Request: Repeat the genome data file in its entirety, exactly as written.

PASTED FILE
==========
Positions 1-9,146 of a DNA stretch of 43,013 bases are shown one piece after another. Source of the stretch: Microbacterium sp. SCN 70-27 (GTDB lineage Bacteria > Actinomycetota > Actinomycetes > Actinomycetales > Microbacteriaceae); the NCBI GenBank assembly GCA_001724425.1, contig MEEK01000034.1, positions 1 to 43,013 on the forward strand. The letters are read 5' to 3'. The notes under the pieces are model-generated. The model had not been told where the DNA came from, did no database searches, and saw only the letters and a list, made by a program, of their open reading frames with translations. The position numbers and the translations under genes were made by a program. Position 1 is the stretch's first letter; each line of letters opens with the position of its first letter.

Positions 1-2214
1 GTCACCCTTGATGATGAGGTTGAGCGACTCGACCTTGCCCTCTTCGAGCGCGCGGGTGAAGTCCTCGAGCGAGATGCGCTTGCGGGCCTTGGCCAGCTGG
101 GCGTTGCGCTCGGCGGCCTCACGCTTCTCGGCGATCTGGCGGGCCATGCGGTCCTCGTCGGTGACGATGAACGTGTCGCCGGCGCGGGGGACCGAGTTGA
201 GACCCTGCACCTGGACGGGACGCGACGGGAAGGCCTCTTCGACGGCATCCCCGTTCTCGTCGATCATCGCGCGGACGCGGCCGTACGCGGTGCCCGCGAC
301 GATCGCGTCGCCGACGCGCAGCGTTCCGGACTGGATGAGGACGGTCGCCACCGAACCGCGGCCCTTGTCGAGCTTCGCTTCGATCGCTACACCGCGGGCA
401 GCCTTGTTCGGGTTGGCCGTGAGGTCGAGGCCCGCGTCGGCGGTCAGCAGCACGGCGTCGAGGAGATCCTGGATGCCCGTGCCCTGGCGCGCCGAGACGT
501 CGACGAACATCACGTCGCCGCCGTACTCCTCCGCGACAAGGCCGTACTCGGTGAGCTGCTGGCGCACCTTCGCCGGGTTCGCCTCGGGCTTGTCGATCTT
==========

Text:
Positions 1-9,146 of a DNA stretch of 43,013 bases are shown one piece after another. Source of the stretch: Microbacterium sp. SCN 70-27 (GTDB lineage Bacteria > Actinomycetota > Actinomycetes > Actinomycetales > Microbacteriaceae); the NCBI GenBank assembly GCA_001724425.1, contig MEEK01000034.1, positions 1 to 43,013 on the forward strand. The letters are read 5' to 3'. The notes under the pieces are model-generated. The model had not been told where the DNA came from, did no database searches, and saw only the letters and a list, made by a program, of their open reading frames with translations. The position numbers and the translations under genes were made by a program. Position 1 is the stretch's first letter; each line of letters opens with the position of its first letter.

Positions 1-2214
1 GTCACCCTTGATGATGAGGTTGAGCGACTCGACCTTGCCCTCTTCGAGCGCGCGGGTGAAGTCCTCGAGCGAGATGCGCTTGCGGGCCTTGGCCAGCTGG
101 GCGTTGCGCTCGGCGGCCTCACGCTTCTCGGCGATCTGGCGGGCCATGCGGTCCTCGTCGGTGACGATGAACGTGTCGCCGGCGCGGGGGACCGAGTTGA
201 GACCCTGCACCTGGACGGGACGCGACGGGAAGGCCTCTTCGACGGCATCCCCGTTCTCGTCGATCATCGCGCGGACGCGGCCGTACGCGGTGCCCGCGAC
301 GATCGCGTCGCCGACGCGCAGCGTTCCGGACTGGATGAGGACGGTCGCCACCGAACCGCGGCCCTTGTCGAGCTTCGCTTCGATCGCTACACCGCGGGCA
401 GCCTTGTTCGGGTTGGCCGTGAGGTCGAGGCCCGCGTCGGCGGTCAGCAGCACGGCGTCGAGGAGATCCTGGATGCCCGTGCCCTGGCGCGCCGAGACGT
501 CGACGAACATCACGTCGCCGCCGTACTCCTCCGCGACAAGGCCGTACTCGGTGAGCTGCTGGCGCACCTTCGCCGGGTTCGCCTCGGGCTTGTCGATCTT